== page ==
First, the democrats will pass a national version of AB5 (the PRO Act). Biden’s already endorsed it, and it will effectively make it illegal, everywhere, to work for yourself as an independent contractor. Instead your livelihood will be tied to a unionized “employer,” which will have the power to hold that “job” over your head if you don’t toe the line, and behave and speak as expected. In addition to being an attack on the right to earn your own living, this will be a direct assault on the freedom of speech.

The left has weaponized the intel and law enforcement agencies. This is not conjecture or a “right-wing conspiracy theory.” It’s a scandal that makes Watergate look like jay-walking, and the fact that the MSM has erected a wall of silence around it only makes it all the more damning. If they can use that power against a sitting president, they won’t hesitate to use it against anyone — including you and me. This is a profound and direct threat to freedom and the freedom of speech, and it dwarfs anything Trump has done or that we’ve seen from the right.

The left’s calls to “defund the police” will lead directly to de-facto censorship. That’s what happens when you neuter the social institution tasked with protecting citizens from violence and intimidation, and with maintaining law and order. When the anarchy of local gangs moves in to take its place, and people can be threatened, attacked, killed, or have their property taken or destroyed with impunity and without accountability for displeasing those gangs, then freedom of speech is dead and it’s time to go on strike.

And, of course, the left will, if given power again, pass single-payer, finally destroying the nation’s last vestige of freedom and self-determination in health care.

None of this is about treating Trump or the GOP as paragons of capitalism. I am not so much voting for them, but against the Democrats. But I do want to emphatically reject any attempt at equivocation or moral equivalence between the Republicans on the one hand, and a left that has embraced actual wage-slavery, violence in the streets, and the fascist weaponization of federal law enforcement. Yes, today’s right deserves criticism. It is not even in the same galaxy of bad as the Democratic party of 2020.

EDIT and Postscript: Here are some comments I’ve written elsewhere about this. I thought this would be a good place to collect them as well.

“The problem is that the Democrats have become a historically unique threat to the future of the republic. They weren’t even close to this bad at the time of the last presidential election. As I look at their actual policy platforms, and understand that they will put these into practice if they are given the power, I don’t see how I can do anything other than oppose them. However bad I may think Trump is, what the Democrats are proposing now is an open declaration of war on the rest of my life.”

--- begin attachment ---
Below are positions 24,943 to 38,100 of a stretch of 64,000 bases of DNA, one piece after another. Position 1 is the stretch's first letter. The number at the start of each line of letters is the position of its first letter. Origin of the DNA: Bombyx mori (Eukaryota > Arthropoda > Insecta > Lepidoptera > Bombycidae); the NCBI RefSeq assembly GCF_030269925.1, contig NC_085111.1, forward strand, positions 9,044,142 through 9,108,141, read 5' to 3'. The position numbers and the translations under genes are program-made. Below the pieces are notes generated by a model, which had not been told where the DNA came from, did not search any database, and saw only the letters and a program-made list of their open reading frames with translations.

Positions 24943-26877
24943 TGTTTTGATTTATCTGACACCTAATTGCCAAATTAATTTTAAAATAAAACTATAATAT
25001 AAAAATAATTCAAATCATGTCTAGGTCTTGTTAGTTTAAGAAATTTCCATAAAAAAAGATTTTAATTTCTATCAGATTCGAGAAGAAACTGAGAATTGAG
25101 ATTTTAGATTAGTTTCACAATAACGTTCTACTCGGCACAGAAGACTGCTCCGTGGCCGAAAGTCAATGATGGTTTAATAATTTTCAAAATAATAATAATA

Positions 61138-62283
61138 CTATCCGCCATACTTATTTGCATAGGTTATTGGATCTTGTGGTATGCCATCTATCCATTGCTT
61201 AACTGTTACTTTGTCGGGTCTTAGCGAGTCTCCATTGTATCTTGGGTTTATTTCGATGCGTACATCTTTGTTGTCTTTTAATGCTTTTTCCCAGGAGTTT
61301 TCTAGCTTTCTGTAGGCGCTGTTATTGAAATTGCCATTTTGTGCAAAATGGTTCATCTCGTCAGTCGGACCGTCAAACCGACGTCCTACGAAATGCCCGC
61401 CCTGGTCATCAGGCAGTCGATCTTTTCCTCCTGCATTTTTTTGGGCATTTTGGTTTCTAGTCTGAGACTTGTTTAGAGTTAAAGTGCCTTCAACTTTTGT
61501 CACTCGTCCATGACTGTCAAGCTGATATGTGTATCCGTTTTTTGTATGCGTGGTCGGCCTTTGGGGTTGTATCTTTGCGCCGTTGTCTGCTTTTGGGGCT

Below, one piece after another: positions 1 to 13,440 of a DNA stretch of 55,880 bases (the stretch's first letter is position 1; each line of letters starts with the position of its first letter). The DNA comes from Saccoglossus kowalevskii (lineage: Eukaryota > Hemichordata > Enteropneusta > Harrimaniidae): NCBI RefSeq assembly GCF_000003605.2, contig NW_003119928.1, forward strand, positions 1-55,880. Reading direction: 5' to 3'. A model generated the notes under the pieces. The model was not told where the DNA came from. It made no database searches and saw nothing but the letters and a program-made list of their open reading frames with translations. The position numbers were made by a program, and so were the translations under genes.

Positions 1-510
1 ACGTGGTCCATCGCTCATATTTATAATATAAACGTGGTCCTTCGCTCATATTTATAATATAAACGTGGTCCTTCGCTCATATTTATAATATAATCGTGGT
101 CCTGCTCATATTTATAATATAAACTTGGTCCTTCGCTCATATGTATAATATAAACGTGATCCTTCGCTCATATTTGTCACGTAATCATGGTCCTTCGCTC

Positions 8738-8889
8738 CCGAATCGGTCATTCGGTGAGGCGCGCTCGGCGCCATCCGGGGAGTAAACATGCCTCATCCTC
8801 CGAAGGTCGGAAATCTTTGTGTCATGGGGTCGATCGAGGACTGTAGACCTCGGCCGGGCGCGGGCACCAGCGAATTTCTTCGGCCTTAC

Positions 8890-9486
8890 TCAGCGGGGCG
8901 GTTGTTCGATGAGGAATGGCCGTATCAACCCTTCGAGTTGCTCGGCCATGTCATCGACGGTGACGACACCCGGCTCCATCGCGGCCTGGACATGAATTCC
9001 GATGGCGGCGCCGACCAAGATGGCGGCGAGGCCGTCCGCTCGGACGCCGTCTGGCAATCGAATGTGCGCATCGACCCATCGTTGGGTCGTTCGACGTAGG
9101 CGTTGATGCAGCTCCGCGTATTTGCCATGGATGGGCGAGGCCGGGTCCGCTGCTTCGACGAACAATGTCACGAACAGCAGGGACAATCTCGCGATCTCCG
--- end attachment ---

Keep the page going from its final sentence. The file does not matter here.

“Calling for a fight to defeat ‘Trumpism’ is waging a battle that is already long lost. That was my clear takeaway from what happened four years ago, and its scope is wider than just Trump and his supporters. As a result, I’ve come to regard the mission of ‘saving the right and the Republicans’ as a fool’s errand that is frankly divorced from a real-world appreciation of where they are as a political and intellectual movement. It’s earlier than you think.

“With respect, many people seem to be treating a presidential election as a method of culture-change intellectual activism. That is not only wrong, but I think it’s a hierarchy inversion. And because ‘Trumpism’ is a symptom of wider trends in our current culture, ‘defeating’ it will NOT save the right or bring it around to anything better. I think the Democrats, who are subject to the same cultural forces, have already demonstrated that. They responded to political loss by quadrupling down on precisely the worst elements of their platform, ideology, and naked power-lust.

“What I think all of this indicates is a need to start treating politics, at least for the time being and until we can make more pre-political headway in changing the culture, as a holding action designed to protect ourselves from the worst of the existential threats that we now face in the political landscape. And today, those are overwhelmingly coming from the Democrats and the left. That’s why I will be voting this November with the explicit goal of stopping them.”